Unmanned planes to monitor traffic

Camera-equipped UAV's fly at 6,000 feet, unseen by drivers on the roads.

By YIGAL GRAYEFF
February 21, 2006 00:24
3 minute read.
elections06.article.298

elections06.article.298. (photo credit: )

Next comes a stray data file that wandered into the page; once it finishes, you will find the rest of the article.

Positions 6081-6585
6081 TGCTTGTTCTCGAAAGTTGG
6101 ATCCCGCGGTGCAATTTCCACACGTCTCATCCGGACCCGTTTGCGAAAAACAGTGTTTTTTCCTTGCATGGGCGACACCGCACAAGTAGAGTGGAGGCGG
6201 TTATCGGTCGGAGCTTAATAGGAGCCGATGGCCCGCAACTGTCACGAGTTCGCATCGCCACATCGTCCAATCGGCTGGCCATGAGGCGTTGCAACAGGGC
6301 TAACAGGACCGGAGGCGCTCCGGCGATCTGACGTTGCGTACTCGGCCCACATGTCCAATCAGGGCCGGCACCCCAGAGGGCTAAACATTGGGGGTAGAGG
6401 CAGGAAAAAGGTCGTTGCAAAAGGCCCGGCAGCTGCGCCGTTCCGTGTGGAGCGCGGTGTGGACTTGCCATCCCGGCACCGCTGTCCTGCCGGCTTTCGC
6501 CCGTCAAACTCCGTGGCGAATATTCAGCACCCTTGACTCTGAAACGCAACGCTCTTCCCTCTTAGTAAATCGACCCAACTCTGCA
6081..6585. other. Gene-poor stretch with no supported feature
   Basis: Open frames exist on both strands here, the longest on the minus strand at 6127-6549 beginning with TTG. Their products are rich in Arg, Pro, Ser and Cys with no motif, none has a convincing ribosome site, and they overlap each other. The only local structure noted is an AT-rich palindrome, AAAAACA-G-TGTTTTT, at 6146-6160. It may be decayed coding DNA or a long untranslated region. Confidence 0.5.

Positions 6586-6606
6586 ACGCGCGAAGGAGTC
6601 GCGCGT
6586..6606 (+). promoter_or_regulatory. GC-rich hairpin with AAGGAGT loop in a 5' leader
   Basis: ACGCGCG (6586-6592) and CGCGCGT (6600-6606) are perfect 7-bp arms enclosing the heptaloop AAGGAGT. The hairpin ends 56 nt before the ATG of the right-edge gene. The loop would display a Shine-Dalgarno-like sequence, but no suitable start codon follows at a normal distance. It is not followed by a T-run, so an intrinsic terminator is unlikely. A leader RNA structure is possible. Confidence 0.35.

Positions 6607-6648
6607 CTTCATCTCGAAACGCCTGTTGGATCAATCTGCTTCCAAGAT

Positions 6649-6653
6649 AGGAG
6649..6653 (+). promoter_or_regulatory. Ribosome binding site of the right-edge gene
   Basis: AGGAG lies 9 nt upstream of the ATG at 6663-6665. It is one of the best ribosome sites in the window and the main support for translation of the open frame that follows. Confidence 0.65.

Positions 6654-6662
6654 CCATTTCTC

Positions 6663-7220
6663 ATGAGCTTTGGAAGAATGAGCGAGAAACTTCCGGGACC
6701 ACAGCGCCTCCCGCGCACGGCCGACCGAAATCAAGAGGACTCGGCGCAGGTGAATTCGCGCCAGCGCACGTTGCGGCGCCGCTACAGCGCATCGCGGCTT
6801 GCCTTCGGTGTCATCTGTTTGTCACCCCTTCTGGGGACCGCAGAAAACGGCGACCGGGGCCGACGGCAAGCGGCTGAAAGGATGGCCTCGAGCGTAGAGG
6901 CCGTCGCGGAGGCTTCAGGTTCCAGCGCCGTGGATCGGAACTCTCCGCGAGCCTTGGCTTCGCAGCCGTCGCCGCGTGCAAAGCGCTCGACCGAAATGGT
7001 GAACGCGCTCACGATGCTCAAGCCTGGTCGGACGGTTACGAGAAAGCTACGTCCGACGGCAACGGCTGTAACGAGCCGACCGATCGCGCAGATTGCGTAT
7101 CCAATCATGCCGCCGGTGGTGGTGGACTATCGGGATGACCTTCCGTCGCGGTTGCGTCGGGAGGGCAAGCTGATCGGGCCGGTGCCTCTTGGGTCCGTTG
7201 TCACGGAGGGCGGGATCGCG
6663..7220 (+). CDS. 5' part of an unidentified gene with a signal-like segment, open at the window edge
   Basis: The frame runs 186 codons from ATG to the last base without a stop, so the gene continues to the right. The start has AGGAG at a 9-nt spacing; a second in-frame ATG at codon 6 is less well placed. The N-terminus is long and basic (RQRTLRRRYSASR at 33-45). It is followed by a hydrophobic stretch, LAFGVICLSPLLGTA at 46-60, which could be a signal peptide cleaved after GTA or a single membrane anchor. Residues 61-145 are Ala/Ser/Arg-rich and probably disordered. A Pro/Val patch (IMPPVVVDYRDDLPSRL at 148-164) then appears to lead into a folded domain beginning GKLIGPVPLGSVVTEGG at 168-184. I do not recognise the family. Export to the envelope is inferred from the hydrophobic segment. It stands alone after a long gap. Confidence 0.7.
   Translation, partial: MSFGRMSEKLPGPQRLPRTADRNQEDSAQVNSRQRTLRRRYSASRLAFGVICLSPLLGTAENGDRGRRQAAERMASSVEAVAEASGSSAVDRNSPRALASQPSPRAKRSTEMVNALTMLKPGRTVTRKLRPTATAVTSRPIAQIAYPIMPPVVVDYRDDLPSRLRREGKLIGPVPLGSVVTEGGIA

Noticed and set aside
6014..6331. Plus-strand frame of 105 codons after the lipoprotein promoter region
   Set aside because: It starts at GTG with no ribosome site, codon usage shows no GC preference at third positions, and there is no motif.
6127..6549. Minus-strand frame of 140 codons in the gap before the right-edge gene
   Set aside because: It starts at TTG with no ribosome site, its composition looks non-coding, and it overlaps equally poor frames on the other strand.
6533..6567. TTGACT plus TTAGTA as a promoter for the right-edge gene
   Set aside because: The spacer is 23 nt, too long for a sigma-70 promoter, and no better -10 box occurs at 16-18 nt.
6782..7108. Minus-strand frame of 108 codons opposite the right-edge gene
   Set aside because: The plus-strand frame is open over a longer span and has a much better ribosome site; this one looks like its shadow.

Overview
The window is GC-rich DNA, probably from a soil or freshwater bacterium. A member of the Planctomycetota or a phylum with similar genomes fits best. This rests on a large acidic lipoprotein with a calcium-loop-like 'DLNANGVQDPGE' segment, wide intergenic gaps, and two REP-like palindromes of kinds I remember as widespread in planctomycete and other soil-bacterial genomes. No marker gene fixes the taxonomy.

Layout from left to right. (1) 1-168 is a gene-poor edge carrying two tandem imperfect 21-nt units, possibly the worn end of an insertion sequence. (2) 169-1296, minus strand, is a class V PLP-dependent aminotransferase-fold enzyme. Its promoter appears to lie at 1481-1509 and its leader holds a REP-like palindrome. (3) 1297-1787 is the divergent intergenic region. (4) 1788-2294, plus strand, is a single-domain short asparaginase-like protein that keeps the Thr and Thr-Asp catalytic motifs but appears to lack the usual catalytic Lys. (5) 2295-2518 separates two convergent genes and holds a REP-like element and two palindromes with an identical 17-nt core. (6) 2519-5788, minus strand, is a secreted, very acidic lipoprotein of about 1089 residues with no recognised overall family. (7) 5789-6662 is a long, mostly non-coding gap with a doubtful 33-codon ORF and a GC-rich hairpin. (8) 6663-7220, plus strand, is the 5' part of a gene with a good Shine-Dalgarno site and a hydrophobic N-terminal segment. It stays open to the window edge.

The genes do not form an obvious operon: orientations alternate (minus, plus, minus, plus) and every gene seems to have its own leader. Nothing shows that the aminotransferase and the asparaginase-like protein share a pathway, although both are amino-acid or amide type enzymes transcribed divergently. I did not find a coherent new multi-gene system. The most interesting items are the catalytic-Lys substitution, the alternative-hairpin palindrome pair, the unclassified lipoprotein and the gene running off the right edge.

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Drivers tempted to ignore a no-entry sign or cross a continuous white line in order to overtake another vehicle when the police don't seem to be around may need to be more cautious in the future. This is because the police are considering deploying a system of unmanned aerial vehicles (UAV) that allows them to spot traffic violations from the air and fine or prosecute offenders. The system has already been tested in the north of the country, and on Monday southern police carried out their first trial under blue skies and unremitting sunshine just outside Lehavim, north of Beersheba. The UAV, which is equipped with a camera, flew at a height of 6,000 feet and was impossible to see or hear despite the fine weather. So when police stopped a number of offenders, their first reaction was to deny they had committed any traffic violations and to wonder how they had been seen. Ch.-Supt. Ze'ev Guttman, the commander of the southern traffic police, explained that a policeman in a command center controls the UAV and its camera and informs the policemen on the ground of any violations. "It gives us the opportunity to operate another, hidden dimension of enforcement," he said. The patrolmen also have a screen with them, and there are systems that allow them to control the UAV and its camera from their car, and to replay video footage. "The driver sometimes asks how he was spotted and the policeman can show him," said Guttman. When asked if the police were becoming like Big Brother, he said, "No, we are just enforcing the law." Elad Menashe of Yavne-based Aeronautics Defense Systems, which developed the system, said, "You photographed him. You can see him the whole way, show him where he carried out the violation, and then he has nothing to say." The offenders who were stopped were let off with a warning, as the police were only testing the equipment and cannot use the pictures as evidence in court, said Guttman. Nevertheless, he was satisfied with the morning's work. "We see that there is potential," he said. "Here we have seen that it does serve our purposes." Menashe said the system, which has night vision, can also track stolen vehicles and provide traffic reports. "A helicopter costs a lot of money. Its time in the air is limited because its fuel is limited. The UAV can be in the air for 12 hours and some can be in the air twice as long," he said. The product has attracted interest from law-enforcement agencies in Europe and Africa, and the company also sells its products to militaries around the world, including the IDF, said Menashe. However, the UAV's camera doesn't measure speed, although it can measure the time it takes for a car to travel a particular distance and provide its average speed, said Menashe. It would add to the use of speed cameras, which could cut the high number of road deaths in the US if deployed extensively, a new report shows. The study, which was published in the American Journal of Preventive Medicine, also recommended reducing speed limits, the Hebrew University of Jerusalem said Monday. The research was headed by the university's Prof. Elihu Richter and was carried out by teams from Hadassah and the University of Illinois School of Public Health. Speed cameras are barely used in the US, where death tolls rose 15 percent on interstate highways following small increases in speed limits in the 1990s, the report said. This resulted in 450 to 500 more deaths each year. In Israel, road deaths increased 15% after speed limits were raised from 90 to 100 kph on three interurban highways in 1993. However, in the UK, the installation of speed cameras, traffic circles and other measures in the 1990s helped reduce road deaths by a third. There was a similar phenomenon in Sweden, Denmark and Australia. Had the US implemented the speed control policies of the UK during the 1990s, there would have been 16%-25% fewer deaths on the roads, the researchers said.

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